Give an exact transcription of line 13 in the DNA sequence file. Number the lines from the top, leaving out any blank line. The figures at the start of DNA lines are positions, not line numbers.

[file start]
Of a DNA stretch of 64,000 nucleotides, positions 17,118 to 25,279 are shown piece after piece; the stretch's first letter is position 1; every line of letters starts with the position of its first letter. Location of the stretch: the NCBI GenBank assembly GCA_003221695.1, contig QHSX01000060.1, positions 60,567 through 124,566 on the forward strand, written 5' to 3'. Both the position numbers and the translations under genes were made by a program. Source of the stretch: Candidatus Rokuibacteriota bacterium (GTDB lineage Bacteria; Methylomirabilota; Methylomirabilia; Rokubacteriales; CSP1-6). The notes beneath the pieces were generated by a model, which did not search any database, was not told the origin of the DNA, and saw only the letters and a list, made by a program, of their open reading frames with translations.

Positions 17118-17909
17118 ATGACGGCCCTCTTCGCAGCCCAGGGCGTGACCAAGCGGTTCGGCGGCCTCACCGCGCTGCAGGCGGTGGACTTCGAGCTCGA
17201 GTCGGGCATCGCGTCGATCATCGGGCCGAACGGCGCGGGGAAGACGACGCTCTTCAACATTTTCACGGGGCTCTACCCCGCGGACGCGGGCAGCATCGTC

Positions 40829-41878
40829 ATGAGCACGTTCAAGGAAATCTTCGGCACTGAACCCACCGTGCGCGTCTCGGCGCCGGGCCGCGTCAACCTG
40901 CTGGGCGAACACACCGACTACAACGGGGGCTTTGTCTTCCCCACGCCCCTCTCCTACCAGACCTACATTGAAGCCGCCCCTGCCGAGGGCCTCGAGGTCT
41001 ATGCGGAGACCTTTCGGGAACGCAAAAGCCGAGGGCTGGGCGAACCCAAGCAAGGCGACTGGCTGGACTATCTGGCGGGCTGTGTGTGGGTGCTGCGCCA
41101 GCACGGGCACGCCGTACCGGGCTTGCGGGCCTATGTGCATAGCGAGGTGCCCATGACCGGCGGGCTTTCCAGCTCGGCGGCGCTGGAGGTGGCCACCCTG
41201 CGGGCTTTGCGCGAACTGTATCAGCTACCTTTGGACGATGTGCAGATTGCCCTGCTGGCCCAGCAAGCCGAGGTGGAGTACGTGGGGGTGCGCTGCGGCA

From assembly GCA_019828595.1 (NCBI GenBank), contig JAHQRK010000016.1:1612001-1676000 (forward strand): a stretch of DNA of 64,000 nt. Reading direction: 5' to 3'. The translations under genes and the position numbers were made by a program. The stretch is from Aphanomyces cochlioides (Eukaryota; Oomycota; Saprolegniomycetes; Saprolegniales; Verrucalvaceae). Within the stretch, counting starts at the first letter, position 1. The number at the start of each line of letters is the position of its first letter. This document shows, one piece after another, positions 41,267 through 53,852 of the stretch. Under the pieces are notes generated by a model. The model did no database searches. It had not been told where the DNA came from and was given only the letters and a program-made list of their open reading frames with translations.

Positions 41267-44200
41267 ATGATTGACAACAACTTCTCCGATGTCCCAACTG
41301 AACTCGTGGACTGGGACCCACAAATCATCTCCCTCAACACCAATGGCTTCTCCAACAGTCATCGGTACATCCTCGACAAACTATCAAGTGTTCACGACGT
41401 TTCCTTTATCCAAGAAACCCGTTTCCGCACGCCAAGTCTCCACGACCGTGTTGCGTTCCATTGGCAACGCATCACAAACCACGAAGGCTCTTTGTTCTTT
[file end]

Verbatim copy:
41267 ATGATTGACAACAACTTCTCCGATGTCCCAACTG